Summary

The Squad is in good hands. With this creative team, you're guaranteed a laugh, a gasp, and the occasional cry. This issue is no exception.

REVIEW OVERVIEW

Writing
Art
Coloring
Lettering

SUICIDE SQUAD #6: This Series is a Cause for Puppy Love

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Writer Tom Taylor, artist Bruno Redondo, colorist Adriano Lucas, and letterer Wes Abbott have done it again. Another stellar issue in the series that is Suicide Squad. DC Comics’ Suicide Squad #6 is a ridiculous mess. But would you really want to see this loveable team of psychopaths any other way?

Writing

Taylor is always having fun with this series. And his characters are too. It’s one thing to put a cast of colorful characters up against great odds and see them struggle. It’s another to see them love every second of it. With new developments coming to light, and Batman on their tails, Taylor revels in the shit hitting the fan. Not only does he put the Squad into crazy positions, but he regularly gives them a moment where they step out and notice the ridiculousness of what’s going on. Taylor knows how to keep the ball rolling without dwelling on exposition. Briefly, we get a moment between Osita and Deadshot that seems a little premature, mutual respect and trust that still feels unearned. But Taylor’s treatment of Batman is a spectacle to pardon all grievances. Batman is placed outside of his element, his defensiveness and failure at banter make it a highlight of the series so far. Honestly, give this man a Batman run. Unless… he’s the Tom that already has one?

Art

It’s amazing to see Redondo use the same techniques, to very different effects. At one point, we see the Suicide Squad running out of a dingy operating room when Chaos Kitten stops them. She’s found a puppy, which she then holds up to Osita, asking to keep it. There is very little movement across that page. We see Chaos Kitten see the dog, we see her hold the dog up to Osita for two panels, and then two panels of them closing the doors to their getaway truck. It’s funny. Redondo gives this moment room to breathe in the midst of a getaway. They’re adopting a dog while they’re on the run. But later, as we see Batman tailing them, Redondo uses a similar technique. Very little movement on the page. But this time, all the panels are on the same line, and Batman is placed so he’s never fully in frame. We don’t get the feeling that much time has passed. Instead, it looks as though Batman has moved through the crime scene and gotten what he’s needed in a flash. Redondo’s use of time on the page is masterful. His little variances make something go from hilarious to badass.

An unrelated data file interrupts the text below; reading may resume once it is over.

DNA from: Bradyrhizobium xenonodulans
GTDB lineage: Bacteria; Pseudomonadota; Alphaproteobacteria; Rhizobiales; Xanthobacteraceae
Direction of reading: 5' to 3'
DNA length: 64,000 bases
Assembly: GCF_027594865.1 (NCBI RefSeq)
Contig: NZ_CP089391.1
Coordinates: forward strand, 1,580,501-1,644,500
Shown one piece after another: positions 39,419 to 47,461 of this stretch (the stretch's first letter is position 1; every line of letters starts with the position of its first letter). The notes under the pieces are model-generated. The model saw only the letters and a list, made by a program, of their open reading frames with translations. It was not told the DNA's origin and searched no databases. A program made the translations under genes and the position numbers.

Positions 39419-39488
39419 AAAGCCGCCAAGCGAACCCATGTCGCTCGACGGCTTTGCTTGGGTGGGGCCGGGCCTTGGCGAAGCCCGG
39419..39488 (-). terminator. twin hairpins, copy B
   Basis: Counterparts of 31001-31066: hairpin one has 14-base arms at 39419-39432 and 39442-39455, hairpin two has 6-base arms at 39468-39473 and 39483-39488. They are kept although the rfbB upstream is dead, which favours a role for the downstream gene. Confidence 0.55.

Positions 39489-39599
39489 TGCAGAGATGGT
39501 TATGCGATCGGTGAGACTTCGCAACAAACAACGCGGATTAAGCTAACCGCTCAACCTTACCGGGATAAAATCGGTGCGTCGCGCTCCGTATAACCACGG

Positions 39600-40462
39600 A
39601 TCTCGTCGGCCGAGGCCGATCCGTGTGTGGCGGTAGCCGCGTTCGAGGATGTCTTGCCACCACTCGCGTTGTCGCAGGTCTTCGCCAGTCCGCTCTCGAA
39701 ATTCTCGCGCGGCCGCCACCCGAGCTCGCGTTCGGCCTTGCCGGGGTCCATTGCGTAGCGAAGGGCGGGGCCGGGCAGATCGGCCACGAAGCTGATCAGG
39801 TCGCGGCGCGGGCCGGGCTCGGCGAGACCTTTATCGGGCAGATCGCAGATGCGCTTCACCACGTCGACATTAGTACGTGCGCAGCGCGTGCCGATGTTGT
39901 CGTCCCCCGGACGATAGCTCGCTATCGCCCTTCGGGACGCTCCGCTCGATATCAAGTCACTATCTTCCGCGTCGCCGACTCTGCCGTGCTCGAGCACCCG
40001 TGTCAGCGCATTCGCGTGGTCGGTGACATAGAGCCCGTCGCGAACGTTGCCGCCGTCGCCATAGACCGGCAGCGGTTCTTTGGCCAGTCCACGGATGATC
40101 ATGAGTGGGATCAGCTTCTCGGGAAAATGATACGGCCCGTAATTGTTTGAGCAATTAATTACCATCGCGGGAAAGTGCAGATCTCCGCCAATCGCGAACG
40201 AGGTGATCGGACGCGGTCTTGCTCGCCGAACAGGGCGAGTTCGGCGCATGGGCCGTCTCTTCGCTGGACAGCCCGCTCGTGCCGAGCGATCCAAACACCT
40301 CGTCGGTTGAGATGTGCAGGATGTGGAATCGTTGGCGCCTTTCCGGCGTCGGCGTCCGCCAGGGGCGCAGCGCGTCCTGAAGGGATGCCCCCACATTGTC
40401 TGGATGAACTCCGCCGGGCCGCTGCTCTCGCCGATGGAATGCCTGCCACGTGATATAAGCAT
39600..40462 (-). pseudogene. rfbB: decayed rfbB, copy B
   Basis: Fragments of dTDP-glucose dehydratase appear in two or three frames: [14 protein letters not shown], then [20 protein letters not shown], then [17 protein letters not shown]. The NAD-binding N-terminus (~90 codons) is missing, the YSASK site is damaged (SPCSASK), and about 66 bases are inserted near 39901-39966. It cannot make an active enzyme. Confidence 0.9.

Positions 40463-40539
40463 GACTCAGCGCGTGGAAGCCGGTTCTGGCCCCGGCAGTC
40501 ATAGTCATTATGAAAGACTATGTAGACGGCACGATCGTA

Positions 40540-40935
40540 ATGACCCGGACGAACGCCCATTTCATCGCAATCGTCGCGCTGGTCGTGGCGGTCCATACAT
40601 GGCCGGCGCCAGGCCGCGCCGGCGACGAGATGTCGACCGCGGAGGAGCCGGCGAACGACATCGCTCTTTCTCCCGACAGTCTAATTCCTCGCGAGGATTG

Coloring

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Lucas gives us the Gotham City of our nightmares. Of course, we get the dark streets, but we also get the brightly lit back-alley doctor’s offices. The fluorescent feel to those pages makes the colors looked washed out and sickly. Fitting, given that anyone would feel sickly in that environment. Outside, the sky is a dark red, like blood. Lucas never lets us forget that the Suicide Squad is now in Batman’s town. It even feels like a vampire’s playground. The bright yellows and greens that interrupt the color scheme feel strangely comforting, but they don’t come often. It’s like the Squad is trying to leave their mark on Gotham, but Gotham already knows who she is. And so, each impression the Squad tries to make is drowned out by the city’s overwhelming personality.

Lettering

Abbott should get a medal. He has his work cut out for him. Everything in this issue makes a noise—the ding of a text message or the bark of a dog. But the real fun begins when the Squad faces off with Batman. Abbott pays homage to the 1960’s Batman TV Show with sound effects that make you want to do the batusi. And they seamlessly give way to the regular sound effects of this series. Pointing out, in a way, that Abbott’s regular style isn’t far off from the fun of the Adam West TV show. And Abbott goes beyond just fun. He uses the sound effects to communicate what’s going on in a character’s head. In a moment when Deadshot stands his ground against Batman, he shoots a Batarang out of the air. “DANG!” is spelled out in large letters. You’d wonder how much Lawton immediately regretted facing the Bat, if Abbott hadn’t just told us.


DC Comics’ Suicide Squad is fun, hilarious, badass, and heartfelt. Often all at once. This creative team has proven themselves over and over on other projects, but here they make the perfect team. Suicide Squad #6 is another ridiculous chapter in a bonkers series. Get your copy, out from DC Comics on Tuesday, June 23rd!

Avatar
Zac Owens
A world traveler and all-round nerdy guy, Zac is a DC fan and aspiring comic book writer. When he's not writing for Monkeys Fighting Robots he's carefully fitting more books onto his already-dangerously-overstuffed bookshelf. He lives in Halifax, NS for the moment, that is until his Green Lantern ring comes in...

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